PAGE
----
Umpf launch Sport Social Media Index
When PR and Social Media Agency Umpf announced details of their Sport Social Media Index we were excited. Eager to find out more we asked Account Executive Tom Scott to fill us in…
What is the Sport Social Media Index?
Launched by Umpf and partners William Hill, the Sport Social Media Index is a league table of 148 British professional football (English Premier League, Championship, Leagues One and Two; plus the SPL) rugby (Super League and Premiership) and cricket (County Championship Divisions One and Two) teams, ranked according to the best use of social media by their official club channels.
Size doesn’t matter
With so many social media rankings available on the internet it does beg the question, why did we bother? The answer is simple; most of the current rankings are unfair, the vast majority focus exclusively on top divisions, such as the Premier League and tend to use like or follower growth, Klout score or a combination of the two to establish a team’s social media performance. This not only excludes many sides lower down their respective league ladders but it punishes those who have smaller fan bases as they will never be able to grow at the same rate, despite possibly having outstanding social media output. Critically, engagement and interactions is far more important than size. It’s about quality rather than quantity.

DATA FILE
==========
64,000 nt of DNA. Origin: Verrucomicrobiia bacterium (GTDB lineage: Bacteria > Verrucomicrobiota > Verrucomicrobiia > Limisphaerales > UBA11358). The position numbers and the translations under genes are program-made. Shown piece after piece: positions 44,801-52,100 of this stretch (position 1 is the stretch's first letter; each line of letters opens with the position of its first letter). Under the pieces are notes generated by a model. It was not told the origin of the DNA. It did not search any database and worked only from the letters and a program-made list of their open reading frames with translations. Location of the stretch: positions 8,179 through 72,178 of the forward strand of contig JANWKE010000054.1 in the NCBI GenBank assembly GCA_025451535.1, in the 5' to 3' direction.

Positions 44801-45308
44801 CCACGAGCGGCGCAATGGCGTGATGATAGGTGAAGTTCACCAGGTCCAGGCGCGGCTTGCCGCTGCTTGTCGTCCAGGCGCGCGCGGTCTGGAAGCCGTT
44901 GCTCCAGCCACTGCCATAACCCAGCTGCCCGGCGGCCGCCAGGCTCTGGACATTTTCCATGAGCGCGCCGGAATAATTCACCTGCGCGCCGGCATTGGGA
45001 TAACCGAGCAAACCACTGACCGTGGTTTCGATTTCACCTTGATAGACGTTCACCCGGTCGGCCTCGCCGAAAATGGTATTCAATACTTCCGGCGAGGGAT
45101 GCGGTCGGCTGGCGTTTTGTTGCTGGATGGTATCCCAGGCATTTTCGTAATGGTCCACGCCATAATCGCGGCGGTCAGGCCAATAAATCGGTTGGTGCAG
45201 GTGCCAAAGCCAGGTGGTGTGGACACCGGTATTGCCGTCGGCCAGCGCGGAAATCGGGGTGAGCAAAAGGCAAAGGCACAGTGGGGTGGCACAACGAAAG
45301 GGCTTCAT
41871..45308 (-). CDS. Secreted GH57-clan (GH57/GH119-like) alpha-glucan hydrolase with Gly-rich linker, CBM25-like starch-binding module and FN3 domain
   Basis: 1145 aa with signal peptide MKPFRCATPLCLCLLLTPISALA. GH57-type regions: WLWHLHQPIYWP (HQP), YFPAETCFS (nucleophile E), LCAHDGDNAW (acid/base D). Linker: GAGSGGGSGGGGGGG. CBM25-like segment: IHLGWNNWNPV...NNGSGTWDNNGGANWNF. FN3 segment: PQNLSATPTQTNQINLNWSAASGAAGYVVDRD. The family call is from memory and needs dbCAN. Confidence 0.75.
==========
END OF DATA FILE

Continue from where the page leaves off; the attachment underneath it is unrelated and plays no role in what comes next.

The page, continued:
How it was done
The scoring was undertaken in two phases, the first task was to get a quantitative data score for each club which contributed 65% of their overall score. The final element was the judges’ scores which contributed the final 35%, this peer reviewing was essential in guaranteeing clubs who had experienced a high data score were also outputting quality content. The data analysis period ran from 1st August 2013 to 30th September 2013 and took into account the breadth of official club social media channels (including Facebook, Google+, Instagram, Pinterest,Twitter, Vine and YouTube) as well as blog activity. The scoring included percentage engagement levels, percentage community growth as well as multimedia content posted on Twitter and Facebook, including video, images, audio, official apps and external links. Four judges marked each team and the combined total was averaged to give a score. Finally, ‘Red Card’ penalties of 2.5% were accrued for poor social media practice, including duplicate content, idle periods of community management as well as repeated spelling mistakes and grammatical errors.
Completely positive. The report generated a reach of just over one million on twitter and 1.2 million impressions. #SSMI13 was picked up by numerous official club sites, match-day programmes and social media channels as well as print and online coverage in the likes of The Metro, Prolific North, Corp Comms, Brand-e, The Drum and Total Rugby League.